The Thrill of the Fight
Once the bait has been acquired, the right tools used and the correct strategy chosen, the next stage is the thrill of the fight. After our sermons are prepared, we must preach them. All the hours of careful preparation and prayer culminate in a relatively brief sermon in which we wrestle with the text and our audience. First is the thrill of hooking the audience with an opening. Hopefully, we do not end the fight before it has begun with dry exposition about the economic climate of a long dead city. However, we may pose a question with which many have struggled personally. We may tell an unresolved story that begs to be finished. Whatever the opening, our congregation should want to hear what comes next. After the audience has been hooked, the majority of the fight begins. In fishing, a fisherman has to be careful to do two things when bringing in a fish. He cannot go too fast, or the line will break; he cannot go too slow, or the fish will spit out the hook. Likewise, we cannot race forward in our sermons at breakneck speeds or meander by exhausting the truth or piling up illustrations as though the congregation cannot possibly think of anything more interesting than our third illustration about the same concept. We must go through our material, stopping to explain just as much as needed about these three things: We must explain what is unclear, prove what is difficult to believe at first hearing, and apply what is not immediately obvious. Tarrying too long at one step will lose our congregation’s interest and they will spit out the hook. Skipping over steps at great speed will snap the line and lose our congregation in confusion. Preaching is a conversation in which the congregation should track with the preacher as he explains what they are confused about, prove what they are skeptical of and apply what they find irrelevant.
The Big Moment
If your sermon has been a success so far and all of your work has paid off, you come to the most important moment, the conclusion. Just as a successful fishermna stands proudly with his catch in hand, a successful preacher at the end of the sermon stands with the congregation waiting to hear the final words. This is where much of our preaching falls flat. What do we do with congregations after they have been hooked by the text, wrestled with it and are finally brought out of their old world to confront God’s reality? Unfortunately, many of us hold up our trophy to admire and throw it back in the water so we can go through the whole process the following week. When Jesus told His disciples they would be fishers of men, He meant much more than this. At this moment of the sermon, we must ask our congregations, “How does this word from God change your life?” If we do not directly pose this question to our congregations, we will be catch-and-release preachers. We may carefully craft our sermons and deliver them with care, but they ultimately will leave people exactly where they started. So how will you keep your catch?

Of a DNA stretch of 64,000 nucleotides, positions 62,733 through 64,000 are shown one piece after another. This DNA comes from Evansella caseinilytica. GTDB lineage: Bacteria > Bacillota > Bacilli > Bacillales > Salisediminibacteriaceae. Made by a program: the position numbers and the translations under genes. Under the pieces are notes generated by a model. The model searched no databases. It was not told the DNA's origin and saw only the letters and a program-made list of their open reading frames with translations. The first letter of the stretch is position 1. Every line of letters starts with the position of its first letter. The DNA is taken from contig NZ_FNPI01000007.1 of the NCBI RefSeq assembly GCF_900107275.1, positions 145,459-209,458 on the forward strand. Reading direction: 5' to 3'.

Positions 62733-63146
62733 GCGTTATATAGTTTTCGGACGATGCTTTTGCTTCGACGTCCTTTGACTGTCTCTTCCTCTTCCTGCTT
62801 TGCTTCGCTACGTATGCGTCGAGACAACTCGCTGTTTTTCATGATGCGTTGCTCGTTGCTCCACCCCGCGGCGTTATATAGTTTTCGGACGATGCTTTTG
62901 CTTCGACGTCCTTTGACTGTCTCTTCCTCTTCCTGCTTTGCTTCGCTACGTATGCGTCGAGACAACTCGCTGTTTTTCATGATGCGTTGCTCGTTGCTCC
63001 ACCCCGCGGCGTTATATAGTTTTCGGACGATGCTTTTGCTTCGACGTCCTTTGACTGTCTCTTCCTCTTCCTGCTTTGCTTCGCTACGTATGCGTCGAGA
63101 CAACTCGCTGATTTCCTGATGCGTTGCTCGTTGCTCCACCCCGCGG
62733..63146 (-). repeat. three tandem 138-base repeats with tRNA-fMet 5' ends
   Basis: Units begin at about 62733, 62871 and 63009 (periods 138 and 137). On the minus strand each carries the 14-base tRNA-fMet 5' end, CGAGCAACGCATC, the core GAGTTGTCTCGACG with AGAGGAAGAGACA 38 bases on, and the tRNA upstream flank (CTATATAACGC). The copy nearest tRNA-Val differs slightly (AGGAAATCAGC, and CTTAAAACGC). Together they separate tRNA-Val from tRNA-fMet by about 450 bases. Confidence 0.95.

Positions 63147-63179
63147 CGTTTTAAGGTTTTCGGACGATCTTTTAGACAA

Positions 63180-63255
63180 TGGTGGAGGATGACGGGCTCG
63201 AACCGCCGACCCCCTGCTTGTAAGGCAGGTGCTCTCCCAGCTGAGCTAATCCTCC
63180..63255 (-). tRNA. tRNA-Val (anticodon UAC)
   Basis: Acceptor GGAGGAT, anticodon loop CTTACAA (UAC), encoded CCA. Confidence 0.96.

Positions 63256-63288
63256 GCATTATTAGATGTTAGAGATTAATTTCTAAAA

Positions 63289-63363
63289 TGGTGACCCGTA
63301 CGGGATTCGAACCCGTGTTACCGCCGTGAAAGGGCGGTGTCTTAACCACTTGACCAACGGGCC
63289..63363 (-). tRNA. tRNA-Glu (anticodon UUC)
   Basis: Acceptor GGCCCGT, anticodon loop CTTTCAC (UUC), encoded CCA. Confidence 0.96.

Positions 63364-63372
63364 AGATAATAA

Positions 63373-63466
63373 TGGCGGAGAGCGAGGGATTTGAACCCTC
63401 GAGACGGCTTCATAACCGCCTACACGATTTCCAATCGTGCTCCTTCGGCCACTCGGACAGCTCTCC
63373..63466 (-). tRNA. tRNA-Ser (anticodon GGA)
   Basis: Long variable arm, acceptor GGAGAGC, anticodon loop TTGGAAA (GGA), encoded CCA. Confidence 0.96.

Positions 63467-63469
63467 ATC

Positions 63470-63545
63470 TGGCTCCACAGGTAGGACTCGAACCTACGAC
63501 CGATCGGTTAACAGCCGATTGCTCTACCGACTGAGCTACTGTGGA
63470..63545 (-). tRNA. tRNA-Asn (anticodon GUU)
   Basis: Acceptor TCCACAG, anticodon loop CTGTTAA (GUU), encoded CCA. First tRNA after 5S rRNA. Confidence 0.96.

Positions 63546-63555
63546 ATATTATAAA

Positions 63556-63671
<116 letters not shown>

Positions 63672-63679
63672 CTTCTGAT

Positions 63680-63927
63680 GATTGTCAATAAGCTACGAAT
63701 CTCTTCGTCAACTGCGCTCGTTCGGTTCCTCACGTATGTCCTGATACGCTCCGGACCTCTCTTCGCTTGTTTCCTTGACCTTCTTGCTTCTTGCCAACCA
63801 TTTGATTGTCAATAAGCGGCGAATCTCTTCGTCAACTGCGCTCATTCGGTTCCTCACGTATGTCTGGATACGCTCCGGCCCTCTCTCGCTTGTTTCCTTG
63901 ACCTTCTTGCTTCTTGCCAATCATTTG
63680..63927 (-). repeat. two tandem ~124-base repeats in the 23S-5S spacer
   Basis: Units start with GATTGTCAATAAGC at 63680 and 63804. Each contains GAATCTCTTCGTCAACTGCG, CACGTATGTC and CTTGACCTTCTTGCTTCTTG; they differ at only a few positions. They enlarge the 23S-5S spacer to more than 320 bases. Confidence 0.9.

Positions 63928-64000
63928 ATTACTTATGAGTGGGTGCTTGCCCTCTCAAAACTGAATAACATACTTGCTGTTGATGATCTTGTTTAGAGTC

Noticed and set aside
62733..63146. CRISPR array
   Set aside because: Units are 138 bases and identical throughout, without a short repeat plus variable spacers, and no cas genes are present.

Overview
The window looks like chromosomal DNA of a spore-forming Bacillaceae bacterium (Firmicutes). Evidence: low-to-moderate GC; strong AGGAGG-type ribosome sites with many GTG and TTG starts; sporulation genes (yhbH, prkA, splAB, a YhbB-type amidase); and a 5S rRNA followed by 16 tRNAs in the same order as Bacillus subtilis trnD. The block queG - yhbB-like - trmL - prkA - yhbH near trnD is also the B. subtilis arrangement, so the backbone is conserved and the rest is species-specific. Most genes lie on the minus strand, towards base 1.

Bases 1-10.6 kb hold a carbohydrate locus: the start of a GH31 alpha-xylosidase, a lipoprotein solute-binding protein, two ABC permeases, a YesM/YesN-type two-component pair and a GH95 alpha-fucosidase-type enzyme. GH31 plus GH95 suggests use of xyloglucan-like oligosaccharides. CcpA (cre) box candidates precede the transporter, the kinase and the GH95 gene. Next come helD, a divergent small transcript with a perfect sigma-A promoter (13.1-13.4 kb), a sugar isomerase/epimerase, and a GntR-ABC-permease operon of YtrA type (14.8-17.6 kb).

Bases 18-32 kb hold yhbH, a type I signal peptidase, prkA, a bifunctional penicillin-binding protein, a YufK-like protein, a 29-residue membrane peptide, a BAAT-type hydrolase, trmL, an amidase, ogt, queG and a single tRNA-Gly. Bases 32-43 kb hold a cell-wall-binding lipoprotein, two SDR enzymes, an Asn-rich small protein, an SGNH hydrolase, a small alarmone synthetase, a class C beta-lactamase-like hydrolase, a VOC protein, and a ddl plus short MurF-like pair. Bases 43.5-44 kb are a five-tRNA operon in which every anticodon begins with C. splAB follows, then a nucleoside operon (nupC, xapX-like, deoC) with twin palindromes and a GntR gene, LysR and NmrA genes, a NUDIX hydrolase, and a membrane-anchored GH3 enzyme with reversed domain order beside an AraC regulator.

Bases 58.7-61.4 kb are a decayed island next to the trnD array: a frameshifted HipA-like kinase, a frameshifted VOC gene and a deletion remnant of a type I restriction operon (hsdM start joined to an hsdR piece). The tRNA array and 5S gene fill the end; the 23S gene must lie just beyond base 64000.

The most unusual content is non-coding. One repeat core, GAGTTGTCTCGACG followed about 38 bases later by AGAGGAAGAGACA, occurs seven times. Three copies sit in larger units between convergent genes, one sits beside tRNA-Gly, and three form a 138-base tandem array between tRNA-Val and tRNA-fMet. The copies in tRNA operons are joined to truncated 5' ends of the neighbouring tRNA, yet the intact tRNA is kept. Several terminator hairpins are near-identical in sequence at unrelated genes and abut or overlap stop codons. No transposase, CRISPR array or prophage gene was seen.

Just as there are many tools for the rest of your sermon, there are many different ways to ask your congregations how they will respond to God. Consider this non-exhaustive list of tools to keep your catch. Directly ask in the sermon for people to consider and discuss, “How will this change my life during the next week?” Set up a Q&A time after the sermon. Collaborate with Sunday School to teach the same subject. Allow time for testimonies about past sermon implications. These are just a few ways you might aid your congregation in applying a sermon. Do not stop with these, but go and find your own techniques that work for your specific context. Pick and use the best ones. Find your bait, pick your lure, and keep your catch because Jesus has made us fishers of men.